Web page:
The Tokaido Line
The Tōkaidō Main Line is the busiest trunk line of the Japan Railways Group, connecting Tokyo and Kōbe stations. It is 589.5 km long, not counting its many freight feeder lines around the major cities. It runs 713.6 km including branch and feeder lines. It is run in cooperation with three railway companies: JR East, JR Central and JR West.
Its namesake comes from the ancient road connecting the Kansai region (Kyoto, Osaka) with the Kantō region (Tokyo, formerly Edo) through the Tōkai region (including Nagoya.) Literally, it was called the Tōkai road, or "Road through Tōkai." When rail service was introduced to Japan in the late 1800s, one of the priorities of planners was to build a line between Tokyo and Osaka, roughly following the old Tokaido road.
The first railway in Japan was the route from Shinbashi in Tokyo to Sakuragicho in Yokohama, which opened in 1872; another segment of today's Tokaido Main Line, between Kyoto and Kobe, opened in 1877. Other sections were laid and the first complete line from Tokyo to Kobe was completed in 1889, with a train between Tokyo to Kobe taking 20 hours at the time. In 1930 the first express train, called the Tsubame ("swallow") was introduced. The express reduced travel time from Tokyo to Kobe down to nine hours, a significant reduction.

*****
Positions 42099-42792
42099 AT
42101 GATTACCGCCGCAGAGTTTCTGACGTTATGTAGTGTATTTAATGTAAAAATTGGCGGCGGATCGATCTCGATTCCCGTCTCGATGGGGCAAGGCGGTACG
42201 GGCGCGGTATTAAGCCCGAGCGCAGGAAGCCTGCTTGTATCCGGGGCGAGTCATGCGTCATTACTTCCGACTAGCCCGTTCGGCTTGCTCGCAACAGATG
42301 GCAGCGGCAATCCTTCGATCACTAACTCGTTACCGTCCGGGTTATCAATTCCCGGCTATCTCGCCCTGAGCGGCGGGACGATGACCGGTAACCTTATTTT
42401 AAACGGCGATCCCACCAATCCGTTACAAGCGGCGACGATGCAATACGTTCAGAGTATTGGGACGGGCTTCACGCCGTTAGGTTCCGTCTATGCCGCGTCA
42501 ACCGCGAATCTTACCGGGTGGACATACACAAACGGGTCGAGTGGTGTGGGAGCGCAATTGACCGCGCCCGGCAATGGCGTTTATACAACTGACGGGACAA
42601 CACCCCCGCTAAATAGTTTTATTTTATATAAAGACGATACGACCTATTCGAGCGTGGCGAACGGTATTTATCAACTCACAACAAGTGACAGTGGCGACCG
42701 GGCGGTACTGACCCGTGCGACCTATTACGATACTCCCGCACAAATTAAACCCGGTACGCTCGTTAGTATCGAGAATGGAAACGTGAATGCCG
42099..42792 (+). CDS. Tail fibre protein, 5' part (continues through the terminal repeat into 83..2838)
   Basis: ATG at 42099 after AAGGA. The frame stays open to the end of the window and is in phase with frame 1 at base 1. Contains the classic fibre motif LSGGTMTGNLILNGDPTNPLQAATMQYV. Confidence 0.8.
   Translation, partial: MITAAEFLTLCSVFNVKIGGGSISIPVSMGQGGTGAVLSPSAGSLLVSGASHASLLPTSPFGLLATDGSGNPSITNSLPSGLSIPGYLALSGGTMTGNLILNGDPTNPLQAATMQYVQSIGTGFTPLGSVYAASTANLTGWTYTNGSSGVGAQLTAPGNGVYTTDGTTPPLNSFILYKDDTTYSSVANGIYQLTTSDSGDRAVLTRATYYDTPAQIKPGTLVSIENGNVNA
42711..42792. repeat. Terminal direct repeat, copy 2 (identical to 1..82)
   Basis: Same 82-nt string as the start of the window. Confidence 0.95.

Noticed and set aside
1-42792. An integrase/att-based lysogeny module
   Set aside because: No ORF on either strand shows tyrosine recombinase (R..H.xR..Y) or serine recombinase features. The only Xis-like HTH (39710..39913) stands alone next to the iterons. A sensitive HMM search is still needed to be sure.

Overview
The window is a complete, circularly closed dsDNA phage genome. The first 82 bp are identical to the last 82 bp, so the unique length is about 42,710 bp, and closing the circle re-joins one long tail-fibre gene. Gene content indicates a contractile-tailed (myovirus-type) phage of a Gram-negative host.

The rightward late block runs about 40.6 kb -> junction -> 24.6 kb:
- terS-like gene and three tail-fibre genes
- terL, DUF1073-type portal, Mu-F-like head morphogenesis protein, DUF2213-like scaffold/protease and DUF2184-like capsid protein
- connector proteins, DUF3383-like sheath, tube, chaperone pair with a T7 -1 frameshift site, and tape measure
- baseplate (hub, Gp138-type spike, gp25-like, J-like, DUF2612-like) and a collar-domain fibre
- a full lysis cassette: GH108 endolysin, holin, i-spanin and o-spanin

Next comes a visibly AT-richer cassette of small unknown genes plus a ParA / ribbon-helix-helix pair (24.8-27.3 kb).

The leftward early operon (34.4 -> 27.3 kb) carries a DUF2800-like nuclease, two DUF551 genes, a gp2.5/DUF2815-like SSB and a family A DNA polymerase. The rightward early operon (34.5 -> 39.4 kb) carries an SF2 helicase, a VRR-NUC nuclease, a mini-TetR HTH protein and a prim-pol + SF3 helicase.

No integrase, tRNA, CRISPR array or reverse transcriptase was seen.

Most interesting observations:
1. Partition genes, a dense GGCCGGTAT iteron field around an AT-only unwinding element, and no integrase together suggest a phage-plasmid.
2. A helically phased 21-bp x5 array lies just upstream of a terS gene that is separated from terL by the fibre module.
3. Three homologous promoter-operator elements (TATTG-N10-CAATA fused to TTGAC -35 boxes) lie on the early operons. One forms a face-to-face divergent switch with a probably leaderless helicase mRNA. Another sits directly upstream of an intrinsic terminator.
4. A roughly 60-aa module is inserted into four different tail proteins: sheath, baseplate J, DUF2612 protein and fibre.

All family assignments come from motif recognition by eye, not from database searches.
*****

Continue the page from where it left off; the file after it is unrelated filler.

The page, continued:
The Shinkansen bullet train which opened in 1964 follows many parts of the same path and shaved travel time between Tokyo to Kobe down to four hours. Improved bullet train technology has pared that down to three hours at present.
Although the route accounts for only 3 percent of Japan's rail line by distance, it accounts for over 25% of all passenger and freight traffic in the country.
Stations along the Tokaido line can be found here (the JR site, in Japanese): http://www.jreast.co.jp/estation/result.aspx?mode=2&rosen=49=1=%93%8C%8AC%93%B9%96%7B%90%FC